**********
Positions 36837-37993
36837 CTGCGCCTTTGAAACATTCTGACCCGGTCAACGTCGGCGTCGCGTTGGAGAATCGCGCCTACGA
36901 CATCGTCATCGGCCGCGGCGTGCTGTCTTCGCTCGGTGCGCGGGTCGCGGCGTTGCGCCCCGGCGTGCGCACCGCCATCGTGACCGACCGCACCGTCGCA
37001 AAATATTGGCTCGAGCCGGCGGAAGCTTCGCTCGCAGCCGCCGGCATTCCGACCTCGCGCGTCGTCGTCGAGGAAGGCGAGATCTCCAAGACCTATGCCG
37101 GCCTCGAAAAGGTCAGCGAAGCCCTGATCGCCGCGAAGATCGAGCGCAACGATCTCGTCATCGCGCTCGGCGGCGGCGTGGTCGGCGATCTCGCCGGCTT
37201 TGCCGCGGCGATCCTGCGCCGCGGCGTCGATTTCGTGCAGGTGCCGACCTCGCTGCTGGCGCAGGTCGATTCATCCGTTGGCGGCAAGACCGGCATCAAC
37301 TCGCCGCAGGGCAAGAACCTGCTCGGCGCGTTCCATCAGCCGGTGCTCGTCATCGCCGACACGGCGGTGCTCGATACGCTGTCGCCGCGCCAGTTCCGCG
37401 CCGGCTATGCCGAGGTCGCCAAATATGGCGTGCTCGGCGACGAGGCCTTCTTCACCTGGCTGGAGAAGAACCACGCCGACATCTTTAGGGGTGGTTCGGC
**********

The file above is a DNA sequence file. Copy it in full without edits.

Positions 36837-37993
36837 CTGCGCCTTTGAAACATTCTGACCCGGTCAACGTCGGCGTCGCGTTGGAGAATCGCGCCTACGA
36901 CATCGTCATCGGCCGCGGCGTGCTGTCTTCGCTCGGTGCGCGGGTCGCGGCGTTGCGCCCCGGCGTGCGCACCGCCATCGTGACCGACCGCACCGTCGCA
37001 AAATATTGGCTCGAGCCGGCGGAAGCTTCGCTCGCAGCCGCCGGCATTCCGACCTCGCGCGTCGTCGTCGAGGAAGGCGAGATCTCCAAGACCTATGCCG
37101 GCCTCGAAAAGGTCAGCGAAGCCCTGATCGCCGCGAAGATCGAGCGCAACGATCTCGTCATCGCGCTCGGCGGCGGCGTGGTCGGCGATCTCGCCGGCTT
37201 TGCCGCGGCGATCCTGCGCCGCGGCGTCGATTTCGTGCAGGTGCCGACCTCGCTGCTGGCGCAGGTCGATTCATCCGTTGGCGGCAAGACCGGCATCAAC
37301 TCGCCGCAGGGCAAGAACCTGCTCGGCGCGTTCCATCAGCCGGTGCTCGTCATCGCCGACACGGCGGTGCTCGATACGCTGTCGCCGCGCCAGTTCCGCG
37401 CCGGCTATGCCGAGGTCGCCAAATATGGCGTGCTCGGCGACGAGGCCTTCTTCACCTGGCTGGAGAAGAACCACGCCGACATCTTTAGGGGTGGTTCGGC